and how it worked
because the device is sketched
in the invention notebooks.
In here is all the evidence
of my mother's invention.
It's this.
She dialed in a radio station
and she said,
"If we hop around frequencies,
just like I'm hopping
around radio stations
on this dialer,
when I transmit this information
to the torpedo,
we can make it totally secret."
So the Philco magic box
probably inspired
the whole thing.
The fact that she understands
this frequency component
of the signal
and how that changes
is, I mean, genius in a way.
I mean, we know Thomas Edison
was not an engineer.
You don't have to have
eight years
of a graduate degree
in engineering
in order to come up
with something new.
In the inventing process,
there is a moment
of high lucidity,
of clear thinking.
In the case of Hedy,
she had this lucid moment
without knowing how she was
going to put it together.
She didn't have the training
to make it happen.
And she said that,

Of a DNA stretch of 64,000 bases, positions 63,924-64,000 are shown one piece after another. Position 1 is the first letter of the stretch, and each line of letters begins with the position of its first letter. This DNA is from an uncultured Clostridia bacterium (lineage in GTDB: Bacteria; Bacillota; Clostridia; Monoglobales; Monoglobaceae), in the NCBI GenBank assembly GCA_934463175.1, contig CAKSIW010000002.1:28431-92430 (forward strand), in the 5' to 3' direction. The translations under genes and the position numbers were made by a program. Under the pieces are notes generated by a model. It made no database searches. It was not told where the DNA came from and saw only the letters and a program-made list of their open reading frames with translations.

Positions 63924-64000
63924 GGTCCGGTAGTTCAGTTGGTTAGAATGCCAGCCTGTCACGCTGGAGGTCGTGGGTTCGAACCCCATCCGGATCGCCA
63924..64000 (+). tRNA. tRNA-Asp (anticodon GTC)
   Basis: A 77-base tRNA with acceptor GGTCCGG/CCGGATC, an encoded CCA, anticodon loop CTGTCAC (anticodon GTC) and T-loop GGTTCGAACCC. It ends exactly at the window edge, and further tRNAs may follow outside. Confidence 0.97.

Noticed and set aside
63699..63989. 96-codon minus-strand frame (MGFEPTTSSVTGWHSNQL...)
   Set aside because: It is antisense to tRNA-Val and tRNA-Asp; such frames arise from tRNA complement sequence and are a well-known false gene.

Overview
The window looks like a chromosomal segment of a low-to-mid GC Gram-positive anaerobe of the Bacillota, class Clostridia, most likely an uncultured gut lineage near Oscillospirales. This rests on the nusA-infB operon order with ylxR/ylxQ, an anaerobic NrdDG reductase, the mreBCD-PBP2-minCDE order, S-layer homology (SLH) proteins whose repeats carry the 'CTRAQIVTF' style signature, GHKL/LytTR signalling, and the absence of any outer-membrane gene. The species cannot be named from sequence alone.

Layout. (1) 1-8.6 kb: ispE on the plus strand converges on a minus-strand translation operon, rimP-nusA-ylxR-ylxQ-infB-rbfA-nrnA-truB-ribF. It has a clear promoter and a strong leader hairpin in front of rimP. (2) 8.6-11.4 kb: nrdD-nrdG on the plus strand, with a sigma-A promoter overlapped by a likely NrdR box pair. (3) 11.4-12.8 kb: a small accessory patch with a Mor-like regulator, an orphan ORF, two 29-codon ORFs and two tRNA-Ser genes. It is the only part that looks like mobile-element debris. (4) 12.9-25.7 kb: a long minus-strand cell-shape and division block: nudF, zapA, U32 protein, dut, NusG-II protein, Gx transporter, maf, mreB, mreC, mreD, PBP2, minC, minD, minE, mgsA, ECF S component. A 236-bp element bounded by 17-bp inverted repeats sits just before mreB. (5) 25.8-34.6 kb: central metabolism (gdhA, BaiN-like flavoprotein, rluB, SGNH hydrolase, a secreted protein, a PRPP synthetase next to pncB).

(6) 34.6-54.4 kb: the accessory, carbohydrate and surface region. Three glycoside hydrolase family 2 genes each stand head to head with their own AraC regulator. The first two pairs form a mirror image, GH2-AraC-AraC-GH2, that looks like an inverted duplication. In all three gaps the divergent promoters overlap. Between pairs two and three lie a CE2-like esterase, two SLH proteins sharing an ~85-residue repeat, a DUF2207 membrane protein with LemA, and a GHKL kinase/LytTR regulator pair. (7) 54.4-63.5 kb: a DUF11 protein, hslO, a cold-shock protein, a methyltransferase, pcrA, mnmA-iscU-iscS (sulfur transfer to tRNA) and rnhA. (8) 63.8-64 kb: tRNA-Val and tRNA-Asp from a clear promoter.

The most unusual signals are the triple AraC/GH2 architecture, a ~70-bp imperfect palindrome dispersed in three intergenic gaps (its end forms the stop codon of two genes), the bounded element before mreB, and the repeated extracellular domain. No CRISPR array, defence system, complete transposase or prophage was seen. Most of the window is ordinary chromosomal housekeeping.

"The idea was mine,
but the implementation
was George's."
My mother met George Antheil
at Janet Gaynor's party.
And she liked
George Antheil a lot.
So, when she left
the party early,
she wrote her phone number
in lipstick
on the windshield of his car.
They discovered that they had
a great deal in common.
At the time,
I think they both felt
like they were not understood
for their true qualities.
George Antheil was really quite
an unusual American composer,
extremely avant-garde.
Now musicians all over the world
love to play Antheil's music,
they love to get
into that confrontational space
that was his.
He had a gun,
then he would pull it out
and he'd bang it
down on the piano
right at the beginning
of the show,
and shout, "Lock the doors!"
Sometimes it sounds
like his music is jazz
put into a Cuisinart.
It's just, you know,
chopped up and there it is.
Well, George Antheil
wrote a book
called Bad Boy of Music,
and in chapter 32,
"Hedy Lamarr and I invent
a radio torpedo."
He says,
"We began talking about the war,
which in the late summer
of 1940,
was looking
most extremely black."
Hedy said that she did not feel
sitting there in Hollywood
and making lots of money
when things were
in such a state,
and that she was thinking
seriously of quitting MGM
and going to Washington D.C.
to offer her services
to the newly established
Inventors Council.
She was very patriotic,
she loved America.
She was grateful to be here,
and she wanted Hitler dead.
So did George Antheil.
George had a kid brother
12 years younger
whose name was Henry.
1941, he boarded a plane,
and moments later,
the plane was shot down
by two Soviet fighters.